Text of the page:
Why does the word "entertaining" strike fear in the heart of even the bravest would-be host? Maybe because it summons images of scorched chicken, water-spotted goblets, and stiff gatherings.
You can blow old-time entertaining out of the water by moving it outdoors. Entertain in your backyard and suddenly the mood is casual.
Here are some tips to help you plan your outdoor party:
Will you invite kids to your party or not? It's your decision, but be sure to be specific to prevent misunderstandings. Formal events usually preclude the 14-and-under crowd, but informal events outdoors make little ones easier to handle. Go with what you prefer.
If you're going to have more than two children under age 6, consider hiring a sitter, especially one who will take the kids to the park or organize games in the front yard. That way grown-ups at least have a change to chat.
Before the meal, give kids a paper tablecloth and crayons or nontoxic markers and let them decorate it. Be sure to fill a basket with supplies such as chalk or bubbles for the little ones to make their own fun.
Here's some advice to help you set the perfect outdoor table.
Add a touch of elegance to your party with these decorating ideas:
Serve up party perfection with these tips:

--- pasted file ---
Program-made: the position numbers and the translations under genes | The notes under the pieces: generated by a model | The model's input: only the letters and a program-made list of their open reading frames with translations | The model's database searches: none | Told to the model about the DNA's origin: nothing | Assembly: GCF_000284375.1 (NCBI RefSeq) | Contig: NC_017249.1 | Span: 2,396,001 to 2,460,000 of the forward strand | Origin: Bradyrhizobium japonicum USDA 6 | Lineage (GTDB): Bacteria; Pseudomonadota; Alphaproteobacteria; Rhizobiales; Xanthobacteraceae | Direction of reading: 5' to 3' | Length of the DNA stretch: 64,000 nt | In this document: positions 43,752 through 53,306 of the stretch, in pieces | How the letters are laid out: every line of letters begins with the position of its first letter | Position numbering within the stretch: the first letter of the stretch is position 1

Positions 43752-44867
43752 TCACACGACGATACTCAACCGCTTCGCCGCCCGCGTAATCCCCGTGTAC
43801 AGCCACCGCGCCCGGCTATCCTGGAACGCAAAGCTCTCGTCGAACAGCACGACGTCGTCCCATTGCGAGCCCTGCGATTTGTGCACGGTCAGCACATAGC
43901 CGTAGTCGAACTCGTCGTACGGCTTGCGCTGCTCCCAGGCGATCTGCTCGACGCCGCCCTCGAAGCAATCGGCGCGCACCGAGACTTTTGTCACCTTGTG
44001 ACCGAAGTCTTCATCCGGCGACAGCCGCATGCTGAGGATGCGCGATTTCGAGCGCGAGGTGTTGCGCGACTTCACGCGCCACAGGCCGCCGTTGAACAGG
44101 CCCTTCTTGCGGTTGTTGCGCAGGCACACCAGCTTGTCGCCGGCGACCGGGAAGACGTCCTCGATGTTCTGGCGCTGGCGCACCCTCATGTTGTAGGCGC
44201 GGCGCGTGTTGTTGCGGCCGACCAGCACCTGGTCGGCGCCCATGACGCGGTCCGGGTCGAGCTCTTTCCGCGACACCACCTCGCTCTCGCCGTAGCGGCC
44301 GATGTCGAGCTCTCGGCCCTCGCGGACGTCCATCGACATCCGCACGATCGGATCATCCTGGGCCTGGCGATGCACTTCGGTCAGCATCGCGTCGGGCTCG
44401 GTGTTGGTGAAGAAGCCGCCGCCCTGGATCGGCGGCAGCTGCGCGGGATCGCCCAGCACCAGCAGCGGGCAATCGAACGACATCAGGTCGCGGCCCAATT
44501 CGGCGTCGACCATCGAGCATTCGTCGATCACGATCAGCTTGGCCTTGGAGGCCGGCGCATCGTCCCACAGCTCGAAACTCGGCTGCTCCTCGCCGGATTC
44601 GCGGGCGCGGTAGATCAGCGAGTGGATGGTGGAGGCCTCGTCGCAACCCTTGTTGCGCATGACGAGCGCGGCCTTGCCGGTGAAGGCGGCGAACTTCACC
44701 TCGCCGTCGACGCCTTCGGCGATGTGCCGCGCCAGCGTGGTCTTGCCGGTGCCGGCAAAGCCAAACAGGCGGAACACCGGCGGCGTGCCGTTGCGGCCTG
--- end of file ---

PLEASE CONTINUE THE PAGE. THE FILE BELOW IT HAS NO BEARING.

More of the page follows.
Grilled Chicken and Vegetable Salad Serve this summer chicken salad with with your favorite bottled salsa or salad dressing.
Roasted Pepper and Chevre Pizzas To simplify this Greek-flavored pizza, substitute 1-1/2 cups bottled roasted red peppers for the fresh peppers.
Jalapeno Pie with Red Salsa Serve homemade or bottled salsa with this Mexican quiche.
Pesto Pasta Salad To simplify this recipe, substitute 1/3 cup purchased pesto and 3 tablespoons red wine vinegar for the homemade pesto.
Here are some menu tips that will help make your party go more smoothly.
Let simplicity rule. Try to select make-ahead dishes except for whatever you'll grill.
How much to fix? The number of servings listed in recipes is usually too modest, and people tend to eat more at parties. Use the rule of one-and-a-half: Make 50 percent more than you think people will eat. If you have eight guests, make enough for twelve. For large parties, rely on dishes that will freeze well afterward so nothing goes to waste.
Ask people if they have any special food allergies or preferences (vegetarian, kosher, diabetic, etc.) when you invite them. For parties with guests under age 35, offer at least one vegetarian dish. For older crowds, offer at least one low-fat, low-sugar dessert, such as fresh berries with fat-free, sugar-free ice cream or whipped topping on the side.
Children 8 and over usually eat some of what the adults are served, but when plans call for younger children, put out plates of sliced mild cheddar, crackers, and fresh fruit for them to nibble.